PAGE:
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Thread: Windows 10 Fall Creators Update: AI powers next gen security

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    Windows 10 Fall Creators Update: AI powers next gen security

    Windows Defender ATP intelligently detects previously unknown malware threats.
    Read more.

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    Re: Windows 10 Fall Creators Update: AI powers next gen security

    They have seen Terminator 3, right?

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    Re: Windows 10 Fall Creators Update: AI powers next gen security

    If they wanted to 'harden' Windows maybe they should start with removing some unneeded features and/or services, instead of Windows being all you can eat it should be à la carte.

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    Re: Windows 10 Fall Creators Update: AI powers next gen security

    Quote Originally Posted by kalniel View Post
    They have seen Terminator 3, right?
    But they're still on XP
    Old puter - still good enuff till I save some pennies!

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    Re: Windows 10 Fall Creators Update: AI powers next gen security

    Quote Originally Posted by Corky34 View Post
    If they wanted to 'harden' Windows maybe they should start with removing some unneeded features and/or services, instead of Windows being all you can eat it should be à la carte.
    The problem with removing any kind of support (even legacy support), is that those 12 people who use that functionality are going to whine about it until the cows come home, especially if it's a large corporation that requires some special legacy functionality. People use windows not because it's the best UX, people use it because it supports nearly everything and with good performance, if you take that away...

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    Re: Windows 10 Fall Creators Update: AI powers next gen security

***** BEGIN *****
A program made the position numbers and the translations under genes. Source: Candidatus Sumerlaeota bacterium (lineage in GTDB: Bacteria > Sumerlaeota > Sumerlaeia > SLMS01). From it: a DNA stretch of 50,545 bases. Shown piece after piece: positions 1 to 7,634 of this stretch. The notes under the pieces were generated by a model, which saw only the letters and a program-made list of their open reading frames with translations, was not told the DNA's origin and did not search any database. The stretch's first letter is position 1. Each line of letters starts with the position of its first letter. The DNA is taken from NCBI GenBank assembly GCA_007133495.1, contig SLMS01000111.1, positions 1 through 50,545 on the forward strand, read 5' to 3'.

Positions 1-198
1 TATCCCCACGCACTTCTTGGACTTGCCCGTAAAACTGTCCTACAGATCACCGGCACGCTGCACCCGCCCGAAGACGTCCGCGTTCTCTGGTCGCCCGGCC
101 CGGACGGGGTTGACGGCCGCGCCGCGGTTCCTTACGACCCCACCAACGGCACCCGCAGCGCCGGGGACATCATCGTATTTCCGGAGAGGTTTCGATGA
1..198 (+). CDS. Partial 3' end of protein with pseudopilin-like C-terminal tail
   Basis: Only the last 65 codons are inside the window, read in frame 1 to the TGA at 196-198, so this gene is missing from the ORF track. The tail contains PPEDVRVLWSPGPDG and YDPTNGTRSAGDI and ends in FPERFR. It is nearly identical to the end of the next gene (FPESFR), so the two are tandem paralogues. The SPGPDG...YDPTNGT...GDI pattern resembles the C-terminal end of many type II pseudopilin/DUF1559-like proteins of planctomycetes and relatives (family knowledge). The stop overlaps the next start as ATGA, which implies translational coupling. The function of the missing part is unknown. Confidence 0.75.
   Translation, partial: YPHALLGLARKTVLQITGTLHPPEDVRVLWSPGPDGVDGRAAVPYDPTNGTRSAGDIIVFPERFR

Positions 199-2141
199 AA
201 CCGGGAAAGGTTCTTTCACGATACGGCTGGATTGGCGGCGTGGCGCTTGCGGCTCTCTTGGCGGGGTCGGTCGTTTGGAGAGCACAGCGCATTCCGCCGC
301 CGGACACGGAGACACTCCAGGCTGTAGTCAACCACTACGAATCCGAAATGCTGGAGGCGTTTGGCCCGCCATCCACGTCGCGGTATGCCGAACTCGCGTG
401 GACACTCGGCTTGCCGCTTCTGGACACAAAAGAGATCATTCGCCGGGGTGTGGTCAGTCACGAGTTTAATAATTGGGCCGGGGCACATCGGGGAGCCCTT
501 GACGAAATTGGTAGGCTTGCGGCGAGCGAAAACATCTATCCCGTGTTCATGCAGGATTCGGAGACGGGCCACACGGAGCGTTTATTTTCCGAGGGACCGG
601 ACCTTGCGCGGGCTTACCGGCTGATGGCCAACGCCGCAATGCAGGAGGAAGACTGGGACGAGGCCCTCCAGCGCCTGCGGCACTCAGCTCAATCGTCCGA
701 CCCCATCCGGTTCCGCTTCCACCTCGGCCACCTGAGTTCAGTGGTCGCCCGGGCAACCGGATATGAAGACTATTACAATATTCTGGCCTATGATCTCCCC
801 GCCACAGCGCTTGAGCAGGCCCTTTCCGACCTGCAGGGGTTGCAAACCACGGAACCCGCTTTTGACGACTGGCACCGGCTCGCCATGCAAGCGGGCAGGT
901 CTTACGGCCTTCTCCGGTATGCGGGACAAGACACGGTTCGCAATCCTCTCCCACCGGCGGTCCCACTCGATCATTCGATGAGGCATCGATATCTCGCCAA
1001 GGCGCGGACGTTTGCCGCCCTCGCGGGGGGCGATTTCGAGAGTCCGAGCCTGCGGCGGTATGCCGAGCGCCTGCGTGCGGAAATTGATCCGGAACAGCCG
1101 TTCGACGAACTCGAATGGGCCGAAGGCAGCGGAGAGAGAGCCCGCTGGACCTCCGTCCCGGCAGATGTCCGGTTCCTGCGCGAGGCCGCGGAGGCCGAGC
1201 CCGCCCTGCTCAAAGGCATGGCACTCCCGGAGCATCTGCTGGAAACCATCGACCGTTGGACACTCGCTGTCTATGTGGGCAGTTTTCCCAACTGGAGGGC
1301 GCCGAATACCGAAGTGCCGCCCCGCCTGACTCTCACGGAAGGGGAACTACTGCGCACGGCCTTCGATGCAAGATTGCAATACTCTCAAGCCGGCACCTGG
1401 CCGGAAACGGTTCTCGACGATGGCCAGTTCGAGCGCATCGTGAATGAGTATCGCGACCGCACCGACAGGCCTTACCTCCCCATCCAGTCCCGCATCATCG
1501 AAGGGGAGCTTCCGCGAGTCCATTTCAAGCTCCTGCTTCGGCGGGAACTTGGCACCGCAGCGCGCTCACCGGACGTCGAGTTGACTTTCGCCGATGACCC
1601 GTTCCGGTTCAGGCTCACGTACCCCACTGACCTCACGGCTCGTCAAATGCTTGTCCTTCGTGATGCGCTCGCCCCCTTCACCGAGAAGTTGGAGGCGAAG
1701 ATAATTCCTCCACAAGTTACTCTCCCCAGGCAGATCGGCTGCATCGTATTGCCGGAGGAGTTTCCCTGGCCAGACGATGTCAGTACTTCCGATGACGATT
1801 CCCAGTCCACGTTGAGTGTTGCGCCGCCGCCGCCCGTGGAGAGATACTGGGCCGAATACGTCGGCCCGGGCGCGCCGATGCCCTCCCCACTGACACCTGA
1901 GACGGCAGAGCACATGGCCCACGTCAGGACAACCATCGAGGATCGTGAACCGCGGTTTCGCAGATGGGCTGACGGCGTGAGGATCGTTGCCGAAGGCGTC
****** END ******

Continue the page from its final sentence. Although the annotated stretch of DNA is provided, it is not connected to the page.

One of the big key issues (partner of Sophos) is that this is anti competitive. There is already a potential suit going ahead by some big name vendors against Microsoft because it is damn near impossible for clients to disable defender. I have all the Group Policies set in my organisation but that bloody icon is still there.

    Additionally ATP is nothing new, welcome Micrsoft to 2009.

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    Re: Windows 10 Fall Creators Update: AI powers next gen security

    Quote Originally Posted by deepblue08 View Post
    The problem with removing any kind of support (even legacy support), is that those 12 people who use that functionality are going to whine about it until the cows come home, especially if it's a large corporation that requires some special legacy functionality. People use windows not because it's the best UX, people use it because it supports nearly everything and with good performance, if you take that away...
    Then those 12 people can take it upon themselves to reinstall that functionality and the risk that comes with doing so.

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    Re: Windows 10 Fall Creators Update: AI powers next gen security

    Quote Originally Posted by deepblue08 View Post
    The problem with removing any kind of support (even legacy support), is that those 12 people who use that functionality are going to whine about it until the cows come home, especially if it's a large corporation that requires some special legacy functionality. People use windows not because it's the best UX, people use it because it supports nearly everything and with good performance, if you take that away...
    History demonstrates quite clearly that a lot more than 12 people can "whine", or rather, clearly express the reasons they are not happy with MS's decisions, and be utterly ignored by MS. Sometimes, if vastly more than 12 object, and refuse to adopt changes, MS eventually accepts that their usual divine omniscience has staggered a bit, and they backtrack on forcing changes on users, whether they like it or not.

    Besides, it's now 11 people. After about 20 years of being solely MS-based, they finally went so far I've ditched MS snd all but legacy systems here, requiring old MS OS support for legacy hardware, are now LINUX.

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    Re: Windows 10 Fall Creators Update: AI powers next gen security

    Quote Originally Posted by Saracen View Post
    Quote Originally Posted by deepblue08 View Post